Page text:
/*
* Complex.js:
* This file defines a Complex class to represent complex numbers.
* Recall that a complex number is the sum of a real number and an
* imaginary number, and that the imaginary number i is the
* square-root of -1.
*/
* The first step in defining a class is defining the constructor
* function of the class. This constructor should initialize any
* instance properties of the object. These are the essential
* "state variables" that make each instance of the class different.
*/
function Complex(real, imaginary) {
this.x = real; // The real part of the number
this.y = imaginary; // The imaginary part of the number
}
/*
* The second step in defining a class is defining its instance
* methods (and possibly other properties) in the prototype object
* of the constructor. Any properties defined in this object will
* be inherited by all instances of the class. Note that instance
* methods operate implicitly on the "this" keyword. For many methods
* no other arguments are needed.
*/
// Return the magnitude of a complex number. This is defined
// as its distance from the origin (0,0) of the complex plane.
Complex.prototype.magnitude = function() {
return Math.sqrt(this.x*this.x + this.y*this.y);
};
// Return a complex number that is the negative of this one.
Complex.prototype.negative = function() {
return new Complex(-this.x, -this.y);
};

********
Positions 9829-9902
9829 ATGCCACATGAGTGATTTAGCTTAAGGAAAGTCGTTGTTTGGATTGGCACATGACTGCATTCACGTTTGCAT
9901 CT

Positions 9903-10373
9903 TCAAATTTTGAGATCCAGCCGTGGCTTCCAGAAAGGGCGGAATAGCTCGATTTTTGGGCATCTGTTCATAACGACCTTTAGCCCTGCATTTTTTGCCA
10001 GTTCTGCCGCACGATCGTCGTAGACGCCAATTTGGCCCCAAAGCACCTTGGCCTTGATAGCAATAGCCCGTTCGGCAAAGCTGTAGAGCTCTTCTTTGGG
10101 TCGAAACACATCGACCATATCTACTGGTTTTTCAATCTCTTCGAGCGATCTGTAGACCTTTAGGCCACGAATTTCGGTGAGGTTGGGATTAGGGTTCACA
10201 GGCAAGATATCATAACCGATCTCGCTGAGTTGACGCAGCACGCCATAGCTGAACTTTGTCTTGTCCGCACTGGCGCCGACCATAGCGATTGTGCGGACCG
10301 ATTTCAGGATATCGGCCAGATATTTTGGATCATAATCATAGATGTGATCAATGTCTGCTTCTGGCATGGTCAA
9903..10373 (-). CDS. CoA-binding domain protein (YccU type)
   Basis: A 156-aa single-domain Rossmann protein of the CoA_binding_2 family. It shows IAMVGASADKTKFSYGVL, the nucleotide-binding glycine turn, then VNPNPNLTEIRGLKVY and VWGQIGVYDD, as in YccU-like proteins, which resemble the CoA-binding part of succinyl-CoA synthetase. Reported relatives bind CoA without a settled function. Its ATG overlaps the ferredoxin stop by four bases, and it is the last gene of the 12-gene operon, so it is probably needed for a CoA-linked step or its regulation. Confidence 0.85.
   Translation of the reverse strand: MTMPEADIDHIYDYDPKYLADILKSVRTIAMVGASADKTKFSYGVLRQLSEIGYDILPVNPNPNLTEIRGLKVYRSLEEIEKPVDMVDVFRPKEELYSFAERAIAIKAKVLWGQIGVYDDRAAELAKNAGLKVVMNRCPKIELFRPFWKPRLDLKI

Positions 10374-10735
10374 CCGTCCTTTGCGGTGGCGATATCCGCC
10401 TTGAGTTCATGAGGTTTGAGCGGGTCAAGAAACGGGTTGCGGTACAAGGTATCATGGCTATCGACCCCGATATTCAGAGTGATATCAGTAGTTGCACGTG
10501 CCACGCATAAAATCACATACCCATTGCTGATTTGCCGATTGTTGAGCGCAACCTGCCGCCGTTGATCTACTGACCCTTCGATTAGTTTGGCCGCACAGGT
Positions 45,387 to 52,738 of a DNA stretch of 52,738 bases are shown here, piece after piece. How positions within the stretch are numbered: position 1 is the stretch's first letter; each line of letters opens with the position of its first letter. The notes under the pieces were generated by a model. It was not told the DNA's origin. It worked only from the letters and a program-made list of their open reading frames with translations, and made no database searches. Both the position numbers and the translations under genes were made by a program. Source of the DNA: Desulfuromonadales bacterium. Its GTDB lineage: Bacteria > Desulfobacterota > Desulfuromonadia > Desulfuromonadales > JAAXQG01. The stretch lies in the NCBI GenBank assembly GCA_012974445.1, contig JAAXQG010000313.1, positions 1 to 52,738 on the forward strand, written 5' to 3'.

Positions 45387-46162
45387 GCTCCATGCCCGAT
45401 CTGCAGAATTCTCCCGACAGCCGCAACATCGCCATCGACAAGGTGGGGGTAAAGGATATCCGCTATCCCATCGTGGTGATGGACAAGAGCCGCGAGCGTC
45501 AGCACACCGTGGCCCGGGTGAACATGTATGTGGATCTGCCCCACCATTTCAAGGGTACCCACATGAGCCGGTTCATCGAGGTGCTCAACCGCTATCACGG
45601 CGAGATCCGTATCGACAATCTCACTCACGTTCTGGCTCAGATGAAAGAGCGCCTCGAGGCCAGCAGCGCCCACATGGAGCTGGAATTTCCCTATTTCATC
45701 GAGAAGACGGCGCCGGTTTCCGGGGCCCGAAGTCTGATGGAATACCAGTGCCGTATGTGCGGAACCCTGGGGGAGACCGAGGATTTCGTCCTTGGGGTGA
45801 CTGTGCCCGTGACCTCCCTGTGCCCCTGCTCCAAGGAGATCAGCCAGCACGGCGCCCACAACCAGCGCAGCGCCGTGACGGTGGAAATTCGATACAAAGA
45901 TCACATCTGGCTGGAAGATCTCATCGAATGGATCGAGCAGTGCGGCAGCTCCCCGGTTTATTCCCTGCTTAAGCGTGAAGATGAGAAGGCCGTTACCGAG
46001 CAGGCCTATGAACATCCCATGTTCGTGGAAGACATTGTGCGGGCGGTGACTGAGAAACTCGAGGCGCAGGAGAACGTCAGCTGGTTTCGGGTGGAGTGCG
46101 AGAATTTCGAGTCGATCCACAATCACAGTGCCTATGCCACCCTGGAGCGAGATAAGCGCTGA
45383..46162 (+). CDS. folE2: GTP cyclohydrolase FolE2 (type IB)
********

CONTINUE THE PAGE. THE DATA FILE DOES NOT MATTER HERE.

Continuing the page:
// Convert a Complex object to a string in a useful way.
// This is invoked when a Complex object is used as a string.
Complex.prototype.toString = function() {
return "{" + this.x + "," + this.y + "}";
};
// Return the real portion of a complex number. This function
// is invoked when a Complex object is treated as a primitive value.
Complex.prototype.valueOf = function() { return this.x; }
/*
* The third step in defining a class is to define class methods,
* constants, and any needed class variables as properties of the
* constructor function itself (instead of as properties of the
* prototype object of the constructor). Note that static methods
* do not use the "this" keyword: they operate only on their arguments.
*/
// Add two complex numbers and return the result.
Complex.add = function (a, b) {
return new Complex(a.x + b.x, a.y + b.y);
};
// Subtract one complex number from another.
Complex.subtract = function (a, b) {
return new Complex(a.x - b.x, a.y - b.y);
};
// Multiply two complex numbers and return the product.
Complex.multiply = function(a, b) {
return new Complex(a.x * b.x - a.y * b.y,
a.x * b.y + a.y * b.x);
};
// Here are some useful predefined complex numbers.
// They are defined as Class variables, where they can be used as
// "constants." (Note, though that they are not actually read-only.)
Complex.zero = new Complex(0,0);
Complex.one = new Complex(1,0);
Complex.i = new Complex(0,1);